- Make sure that construction contractors enter into project labor agreements that will help ensure workers have protections on the job and can guarantee that construction will be completed on time using skilled hands;
- Use and invest in high quality pre-apprenticeship and apprenticeship programs that create new pathways for underrepresented workers such as women and people of color;
- Protect the right to form a union, and to whistle-blow on unsafe conditions;
- Ensure that all construction employers on your project pay living wages, provide access to high-quality health benefits and retirement security, fair scheduling and health and safety education; and
- Implement measures that protect formerly incarcerated people from discrimination during the hiring process.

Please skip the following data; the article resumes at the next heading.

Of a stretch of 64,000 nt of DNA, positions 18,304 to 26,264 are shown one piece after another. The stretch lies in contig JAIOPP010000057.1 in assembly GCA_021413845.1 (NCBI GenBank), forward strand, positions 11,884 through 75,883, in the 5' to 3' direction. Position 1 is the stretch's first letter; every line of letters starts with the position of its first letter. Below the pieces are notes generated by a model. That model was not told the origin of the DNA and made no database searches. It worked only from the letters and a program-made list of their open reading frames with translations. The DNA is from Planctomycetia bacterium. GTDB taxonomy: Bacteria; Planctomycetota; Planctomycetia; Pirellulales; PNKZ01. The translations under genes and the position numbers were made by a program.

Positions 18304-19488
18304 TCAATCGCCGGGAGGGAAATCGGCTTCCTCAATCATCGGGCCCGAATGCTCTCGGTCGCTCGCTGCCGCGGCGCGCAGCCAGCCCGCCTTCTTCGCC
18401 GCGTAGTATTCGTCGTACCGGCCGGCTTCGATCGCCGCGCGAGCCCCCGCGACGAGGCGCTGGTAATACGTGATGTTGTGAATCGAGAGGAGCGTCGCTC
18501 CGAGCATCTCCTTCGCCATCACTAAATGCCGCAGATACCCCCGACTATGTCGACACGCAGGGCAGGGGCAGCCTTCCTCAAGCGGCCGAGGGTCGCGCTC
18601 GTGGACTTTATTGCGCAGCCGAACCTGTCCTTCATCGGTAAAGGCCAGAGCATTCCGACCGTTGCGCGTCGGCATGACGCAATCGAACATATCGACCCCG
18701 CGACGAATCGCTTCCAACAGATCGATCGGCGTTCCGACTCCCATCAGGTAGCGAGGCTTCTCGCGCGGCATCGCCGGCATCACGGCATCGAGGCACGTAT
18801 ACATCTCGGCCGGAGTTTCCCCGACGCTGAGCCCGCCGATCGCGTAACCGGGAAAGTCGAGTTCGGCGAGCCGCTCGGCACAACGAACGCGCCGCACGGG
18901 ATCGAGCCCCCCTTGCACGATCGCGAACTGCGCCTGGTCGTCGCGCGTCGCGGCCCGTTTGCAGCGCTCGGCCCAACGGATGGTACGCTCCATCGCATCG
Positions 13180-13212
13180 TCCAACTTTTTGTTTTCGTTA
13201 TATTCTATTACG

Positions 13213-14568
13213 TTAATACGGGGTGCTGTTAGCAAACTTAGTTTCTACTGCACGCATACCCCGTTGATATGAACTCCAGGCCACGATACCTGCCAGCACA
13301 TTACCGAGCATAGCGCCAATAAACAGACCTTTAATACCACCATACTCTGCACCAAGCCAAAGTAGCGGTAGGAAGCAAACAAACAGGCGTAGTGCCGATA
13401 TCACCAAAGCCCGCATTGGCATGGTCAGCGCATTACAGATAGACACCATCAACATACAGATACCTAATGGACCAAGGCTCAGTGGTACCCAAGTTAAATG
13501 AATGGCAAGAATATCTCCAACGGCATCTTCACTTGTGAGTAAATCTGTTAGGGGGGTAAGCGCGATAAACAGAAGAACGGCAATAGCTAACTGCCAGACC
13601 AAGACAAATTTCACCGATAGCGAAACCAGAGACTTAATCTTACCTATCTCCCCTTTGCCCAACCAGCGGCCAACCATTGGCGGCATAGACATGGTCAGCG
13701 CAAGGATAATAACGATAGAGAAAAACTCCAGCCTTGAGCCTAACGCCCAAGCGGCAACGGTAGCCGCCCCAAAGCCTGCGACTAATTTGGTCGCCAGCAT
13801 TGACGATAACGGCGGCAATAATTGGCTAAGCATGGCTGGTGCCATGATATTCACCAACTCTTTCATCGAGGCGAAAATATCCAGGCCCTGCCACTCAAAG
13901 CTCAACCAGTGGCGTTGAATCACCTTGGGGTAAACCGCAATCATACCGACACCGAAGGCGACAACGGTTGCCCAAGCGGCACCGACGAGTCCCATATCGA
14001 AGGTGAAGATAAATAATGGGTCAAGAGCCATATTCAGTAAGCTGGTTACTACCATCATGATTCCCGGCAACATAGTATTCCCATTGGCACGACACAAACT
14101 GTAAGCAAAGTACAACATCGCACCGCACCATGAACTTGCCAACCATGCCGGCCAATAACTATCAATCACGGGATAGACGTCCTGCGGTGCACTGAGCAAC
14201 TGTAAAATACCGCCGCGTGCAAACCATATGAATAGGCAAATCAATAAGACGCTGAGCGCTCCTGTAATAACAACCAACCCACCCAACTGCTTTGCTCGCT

Permanent Campus Workers [show more / less]
A large part of Amazon’s workforce will no doubt be highly-educated office workers -- you estimate the average pay for this new workforce will exceed $100,000 per year! Many tech companies, including Amazon, use guest worker visas to hire people with skills they claim not to be able to find in the US. If these are the good jobs of our nation’s future, let’s make sure that Amazon HQ2 is helping us prepare our own kids, unemployed workforce, and returning citizens for them. We’re asking you to:
- Create a mentoring program where Amazon engineers, economists, data scientists, accountants, and other professionals are partnered with hard science teachers in our school districts to help show kids what it’s like to work in STEM;
- Partner with groups that provide skills trainings to adults, to make sure that our unemployed residents are learning what they need to work again;